Response to a comment about the Detroit firing of 15 women- By Ashwin Sharma, Esq.

I received the following comment in response to my post
about the 15 women who were fired recently from a Detroit meatpacking plant for
attending an immigrant rights protest.
My response is below Jennifer’s * comment.


They were fired “for standing up for their
rights,” Herrada said.

If they are citizens, they had no need to stand up for thier rights.

If they are illegal ( undocumented) or whatever PCs call them these days, then
.. They have no rights to stand up for…. except the right to go back where
they came from and try to enter legally.

Many people , legal, or otherwise have lost jobs for playing hooky. This is not
new. And if these people didn’t show up where they were needed, when they were
supposed to be there… well then… what can I say. They had a choice.

— Jennifer


Dismissing this situation by referring to it as ‘playing
hooky’ is like calling football a game of catch. These women were most likely fired for exercising a political opinion about the new undocumented
alien guest-worker proposal, with
which the owner of the plant obviously did not agree. 

These 15 women, along with the other protesters, are exercising certain ‘unalienable rights’ (remember that
term?) contained within the Constitution, which also, by the way, does extend a
degree of protection to undocumented aliens.  A peaceful protest is a type
of ‘release valve’, the value of which is recognized by most people and all political scientists.  These gatherings are obviously
much preferable to violent outbursts and certainly more effective at
publicizing and changing unjust laws.

In reference to the undocumented alien question: laws need to be re-examined
often.  Just because a law is ‘on the books’ does not necessarily make it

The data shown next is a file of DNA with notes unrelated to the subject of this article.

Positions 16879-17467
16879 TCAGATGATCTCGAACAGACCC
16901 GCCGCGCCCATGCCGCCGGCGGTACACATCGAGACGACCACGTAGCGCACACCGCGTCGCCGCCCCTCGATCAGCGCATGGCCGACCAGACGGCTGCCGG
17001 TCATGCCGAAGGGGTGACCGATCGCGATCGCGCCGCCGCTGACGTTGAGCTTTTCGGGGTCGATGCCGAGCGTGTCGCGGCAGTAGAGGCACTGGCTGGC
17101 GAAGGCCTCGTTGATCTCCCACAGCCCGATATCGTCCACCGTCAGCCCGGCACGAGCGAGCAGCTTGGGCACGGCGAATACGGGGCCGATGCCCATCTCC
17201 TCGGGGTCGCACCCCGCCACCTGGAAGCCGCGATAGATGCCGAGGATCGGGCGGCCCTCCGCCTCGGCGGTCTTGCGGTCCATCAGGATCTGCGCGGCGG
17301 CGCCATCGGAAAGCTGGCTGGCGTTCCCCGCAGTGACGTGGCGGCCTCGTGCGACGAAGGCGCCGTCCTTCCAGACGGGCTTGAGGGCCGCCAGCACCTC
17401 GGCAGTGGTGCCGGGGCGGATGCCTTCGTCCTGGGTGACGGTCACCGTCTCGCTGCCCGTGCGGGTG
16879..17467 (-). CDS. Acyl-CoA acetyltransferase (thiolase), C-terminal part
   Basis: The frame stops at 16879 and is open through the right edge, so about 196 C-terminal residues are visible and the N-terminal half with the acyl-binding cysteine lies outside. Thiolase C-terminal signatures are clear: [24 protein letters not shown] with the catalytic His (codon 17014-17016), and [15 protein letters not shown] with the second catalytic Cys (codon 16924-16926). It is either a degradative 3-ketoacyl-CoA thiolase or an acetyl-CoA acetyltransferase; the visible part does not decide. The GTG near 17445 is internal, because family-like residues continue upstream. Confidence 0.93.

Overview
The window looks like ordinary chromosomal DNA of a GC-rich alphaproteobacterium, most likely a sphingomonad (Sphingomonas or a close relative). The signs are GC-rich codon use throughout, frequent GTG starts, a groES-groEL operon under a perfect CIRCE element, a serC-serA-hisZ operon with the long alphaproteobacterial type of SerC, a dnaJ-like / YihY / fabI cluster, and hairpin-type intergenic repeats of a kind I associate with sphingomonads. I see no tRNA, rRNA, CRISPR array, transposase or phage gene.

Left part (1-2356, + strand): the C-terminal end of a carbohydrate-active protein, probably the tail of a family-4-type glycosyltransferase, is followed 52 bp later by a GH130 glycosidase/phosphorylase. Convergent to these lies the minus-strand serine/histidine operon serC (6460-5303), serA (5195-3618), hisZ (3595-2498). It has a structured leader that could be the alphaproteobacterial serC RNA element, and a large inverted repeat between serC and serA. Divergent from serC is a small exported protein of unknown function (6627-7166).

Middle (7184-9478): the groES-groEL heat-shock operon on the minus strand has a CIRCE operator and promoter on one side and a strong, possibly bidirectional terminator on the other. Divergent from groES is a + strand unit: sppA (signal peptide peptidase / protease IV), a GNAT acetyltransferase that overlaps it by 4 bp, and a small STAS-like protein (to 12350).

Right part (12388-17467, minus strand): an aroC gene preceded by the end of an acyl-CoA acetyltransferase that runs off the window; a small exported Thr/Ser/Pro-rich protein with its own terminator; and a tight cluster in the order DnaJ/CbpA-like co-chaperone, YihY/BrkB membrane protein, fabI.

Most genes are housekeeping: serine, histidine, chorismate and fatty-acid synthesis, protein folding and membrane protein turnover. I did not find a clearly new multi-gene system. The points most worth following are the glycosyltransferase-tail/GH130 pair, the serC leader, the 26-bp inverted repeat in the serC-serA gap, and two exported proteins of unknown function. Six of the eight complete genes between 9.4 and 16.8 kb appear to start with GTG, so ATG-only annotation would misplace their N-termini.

just or unchangeable.  Laws which become outdated must be either amended
or eliminated.  For example, your right to vote as a woman, which you probably
take for granted, did not exist until someone ‘played hooky’ and entered into
peaceful protests in the Women’s Suffrage movement.  Others who were not directly affected by the law, and who didn’t ‘need’ to join did so regardless, because it was the right thing to do.

I am sure you would
refer to that movement and the 15th and 19th Constitutional Amendments which it
helped create as positive developments in our history.  However, at the
time, many detractors disgustedly referred to Suffragists as ‘troublemakers who
needed to get back in the kitchen’.  One senator predicted
that “disaster and ruin would overtake the nation.”  Another
Representative argued that approving such a measure would “cause
irreparable damage at great expense to the state.” 

We have insufficient, ineffective and unjust laws regulating the lives of 11-12 million people in America.  However, we have been given an opportunity to raise our voices to defend those who have no voice of their own.  They must be extended rights and allowed to contribute to this country through a reasonable fine ($2000 has
been proposed) and their share of income taxes.  We can use the tens of billions of
dollars they will happily provide the Government each year to strongly
supplement financing for border security, health care programs and education.  We also need them to strengthen our economy by performing jobs Americans don’t want, expanding our industrial infrastructure and combating the outsourcing of manufacturing jobs to China.  The only other alternative is to allow the unchecked exploitation of these
people’s labor while pretending that we have the physical ability and funds to find/hold/process/remove all of these people.

An ideal democracy is a system of Government in which the weakest minority has the
same voice as the strongest majority.  A great many people have received assistance in crossing the bridge to the American Dream
but are now frantically burning and cutting away at it to prevent
others from crossing.  I urge all of you reading to spend several hours
investigating the facts and history surrounding the undocumented alien question. 
There is no doubt in my mind that the guest-worker program endorsed by the
President and the ‘earned legalization’ proposal are the best solutions to this
problem for both sides.

— Ashwin Sharma

* Commenter’s name has been changed.

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